Fun with PostgreSQL, Psycopg2 and Bytea arrays


Despite being a great DBMS, PostgreSQL has a few wrinkles that can cause quite a bit of pain šŸ™‚

One such wrinkle is the insertion of database rows with Bytea arrays.

If you’re not dealing with PostgreSQL or don’t need to wrangle with Bytea arrays feel free to skip this article. If you are, however, this article may save you a lot of time and frustration.

The code

Since the correct number of backslashes in the code below is important but unlikely to be displayed properly in your web browser please view it syntax highlighted here or in plain format here.

The code below consists of roughly two sections:

  • the actual code of interest dealing with the backslash plague and the quoting orgy (prepareByteaString(), lines 49-82)
  • a test harness (lines 84-118) merely facilitating the testing of the function of interest

The problem on hand is that the PostgreSQL Array Value Input syntax requires that the Bytea array literal be enclosed in single quotes. Psycopg2 however quotes individual byte strings using single quotes as well.

Please note: a byte string or array corresponds to one Bytea variable. A Bytea array is hence an array of byte arrays or strings.

The resulting Bytea array literals are a mess and cause syntax errors when used in INSERT statements etc. The approach chosen is to “re-quote” the Bytea literals returned by the Psycopg2 Binary() function from single to double quotes, For more detail please see the comments on lines 68-80.

  36 # created: Thu Oct 25 21:35:50 2007
  37 __version__ = "$Id:$"
  38 # $HeadURL $
  40 import psycopg2 as ps2
  42 class PGT(object):
  43     """Utility functions for using a PostgreSQL database with python"""
  45     def __init__(self):
  46         """initialiser"""
  47         # super(NEW_CLASS, self).__init__()
  49     @staticmethod
  50     def prepareByteaString(byteaSeq):
  51         """
  52         Given a sequence of byte arrays this function prepares a properly
  53         quoted string to be used for inserting database rows with Bytea
  54         arrays.
  56         Given e.g. a table like the following
  57             Create table baex(byteaa Bytea ARRAY[16]);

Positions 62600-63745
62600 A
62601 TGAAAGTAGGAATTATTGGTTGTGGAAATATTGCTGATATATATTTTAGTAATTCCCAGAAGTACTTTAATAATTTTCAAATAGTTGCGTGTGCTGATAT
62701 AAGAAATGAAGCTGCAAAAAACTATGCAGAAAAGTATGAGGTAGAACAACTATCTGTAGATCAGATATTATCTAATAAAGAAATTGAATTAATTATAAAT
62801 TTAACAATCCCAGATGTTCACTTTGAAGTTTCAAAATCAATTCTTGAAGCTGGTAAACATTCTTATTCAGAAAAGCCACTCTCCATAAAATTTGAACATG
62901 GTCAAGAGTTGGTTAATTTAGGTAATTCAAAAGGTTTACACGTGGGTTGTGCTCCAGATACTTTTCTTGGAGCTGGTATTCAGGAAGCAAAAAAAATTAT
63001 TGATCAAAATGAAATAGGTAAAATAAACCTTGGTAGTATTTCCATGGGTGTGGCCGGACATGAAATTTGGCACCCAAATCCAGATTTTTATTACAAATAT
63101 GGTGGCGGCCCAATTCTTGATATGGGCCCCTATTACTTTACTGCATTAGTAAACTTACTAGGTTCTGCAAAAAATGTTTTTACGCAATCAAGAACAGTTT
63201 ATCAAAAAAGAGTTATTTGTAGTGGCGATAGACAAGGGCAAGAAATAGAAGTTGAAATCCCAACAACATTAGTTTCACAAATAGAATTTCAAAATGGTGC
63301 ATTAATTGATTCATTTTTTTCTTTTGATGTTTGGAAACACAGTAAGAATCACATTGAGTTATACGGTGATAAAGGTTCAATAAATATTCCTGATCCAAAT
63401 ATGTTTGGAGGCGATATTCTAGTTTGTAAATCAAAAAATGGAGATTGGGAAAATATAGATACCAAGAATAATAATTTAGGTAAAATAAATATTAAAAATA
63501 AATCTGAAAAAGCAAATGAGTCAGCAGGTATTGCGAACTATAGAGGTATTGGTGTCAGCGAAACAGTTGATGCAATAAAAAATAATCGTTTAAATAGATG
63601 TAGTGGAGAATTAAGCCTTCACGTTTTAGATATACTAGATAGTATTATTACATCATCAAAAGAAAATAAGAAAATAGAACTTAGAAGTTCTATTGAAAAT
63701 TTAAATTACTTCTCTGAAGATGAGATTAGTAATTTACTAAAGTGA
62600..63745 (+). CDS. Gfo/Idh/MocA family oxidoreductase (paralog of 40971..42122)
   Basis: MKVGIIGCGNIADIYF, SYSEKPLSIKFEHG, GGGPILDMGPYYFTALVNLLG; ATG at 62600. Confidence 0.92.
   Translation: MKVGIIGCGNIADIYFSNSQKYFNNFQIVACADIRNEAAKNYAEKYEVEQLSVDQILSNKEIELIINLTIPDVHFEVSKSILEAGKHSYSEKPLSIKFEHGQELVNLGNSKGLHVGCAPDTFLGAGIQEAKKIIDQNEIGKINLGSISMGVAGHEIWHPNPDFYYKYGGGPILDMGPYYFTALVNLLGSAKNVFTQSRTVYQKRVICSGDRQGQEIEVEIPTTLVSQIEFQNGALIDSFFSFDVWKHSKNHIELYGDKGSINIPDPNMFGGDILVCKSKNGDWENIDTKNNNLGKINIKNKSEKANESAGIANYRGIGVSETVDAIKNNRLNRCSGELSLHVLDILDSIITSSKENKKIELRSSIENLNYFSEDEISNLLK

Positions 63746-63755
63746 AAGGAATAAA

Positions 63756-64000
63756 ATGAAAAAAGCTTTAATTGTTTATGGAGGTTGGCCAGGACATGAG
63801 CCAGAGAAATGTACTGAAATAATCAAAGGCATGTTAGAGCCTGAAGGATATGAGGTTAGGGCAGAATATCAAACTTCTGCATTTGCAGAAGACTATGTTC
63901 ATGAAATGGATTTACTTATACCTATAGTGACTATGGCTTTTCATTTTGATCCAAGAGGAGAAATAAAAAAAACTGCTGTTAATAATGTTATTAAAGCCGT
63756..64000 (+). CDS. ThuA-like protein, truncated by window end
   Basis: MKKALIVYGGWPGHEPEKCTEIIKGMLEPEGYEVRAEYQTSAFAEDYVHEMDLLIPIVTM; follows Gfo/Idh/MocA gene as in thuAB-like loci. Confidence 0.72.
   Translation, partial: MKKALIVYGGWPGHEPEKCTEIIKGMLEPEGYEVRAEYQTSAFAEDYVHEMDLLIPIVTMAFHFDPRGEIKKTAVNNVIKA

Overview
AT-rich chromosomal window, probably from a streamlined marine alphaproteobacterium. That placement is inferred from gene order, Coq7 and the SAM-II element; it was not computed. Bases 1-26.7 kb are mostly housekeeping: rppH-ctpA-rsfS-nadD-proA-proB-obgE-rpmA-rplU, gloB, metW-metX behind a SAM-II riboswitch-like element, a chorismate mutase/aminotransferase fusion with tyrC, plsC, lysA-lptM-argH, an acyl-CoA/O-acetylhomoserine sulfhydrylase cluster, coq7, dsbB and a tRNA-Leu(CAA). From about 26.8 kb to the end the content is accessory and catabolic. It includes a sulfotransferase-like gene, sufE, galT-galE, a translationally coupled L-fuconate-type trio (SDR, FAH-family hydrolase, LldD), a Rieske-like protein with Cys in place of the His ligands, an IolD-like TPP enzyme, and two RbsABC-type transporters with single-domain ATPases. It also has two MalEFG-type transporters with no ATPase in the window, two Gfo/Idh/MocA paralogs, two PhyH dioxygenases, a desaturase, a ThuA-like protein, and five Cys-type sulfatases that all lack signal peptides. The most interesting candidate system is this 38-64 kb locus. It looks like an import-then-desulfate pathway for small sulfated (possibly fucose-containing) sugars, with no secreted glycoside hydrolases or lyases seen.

58         the resulting string ('bas') can be used as follows:
  59             cursor.execute("INSERT INTO baex(byteaa) values('{%s}')" % bas))
  61         Parameters:
  62         - byteaSeq: a sequence of byte arrays each corresponding to a Bytea
  63                     value in the database
  64         Returns:
  65         string: containing all the byte arrays from the 'byteaSeq' properly
  66                 quoted for utilisation in an INSERT statement
  67         """
  68         # in a first step
  69         #   1. quote all the byte arrays (using the psycopg2 Binary()
  70         #      function)
  71         #   2. strip away the single quotes on the left and right side
  72         #   3. escape any double quote characters with a backslash
  73         # The last step is necessary because we will use the double quote as
  74         # the quote/delimiter for the byte arrays
  75         baSeq = [str(ps2.Binary(ba))[1:-1].replace(r'"', r'\"') for ba in byteaSeq]
  76         # join the prep'ed byte arrays into a single string
  77         bas = "\"%s\"" % '","'.join(baSeq)
  78         # double the number of backslashes (needed because we're inserting a
  79         # Bytea array as opposed to a single Bytea)
  80         bas = bas.replace('\\', '\\\\')
  81         # done!
  82         return(bas)

The code below is only executed when you invoke the Python file directly but will not run if you import it.

  84 if __name__ == '__main__':
  85     ### TEST code ********************************************************
  86     import os, sys
  87     from random import random as rand
  89     # connect to test database
  90     db = ps2.connect("dbname='test' user='postgres'")
  91     cursor = db.cursor()
  92     # create test table
  93     cursor.execute('Create Table public.baex(id Serial, byteaa Bytea ARRAY[16])')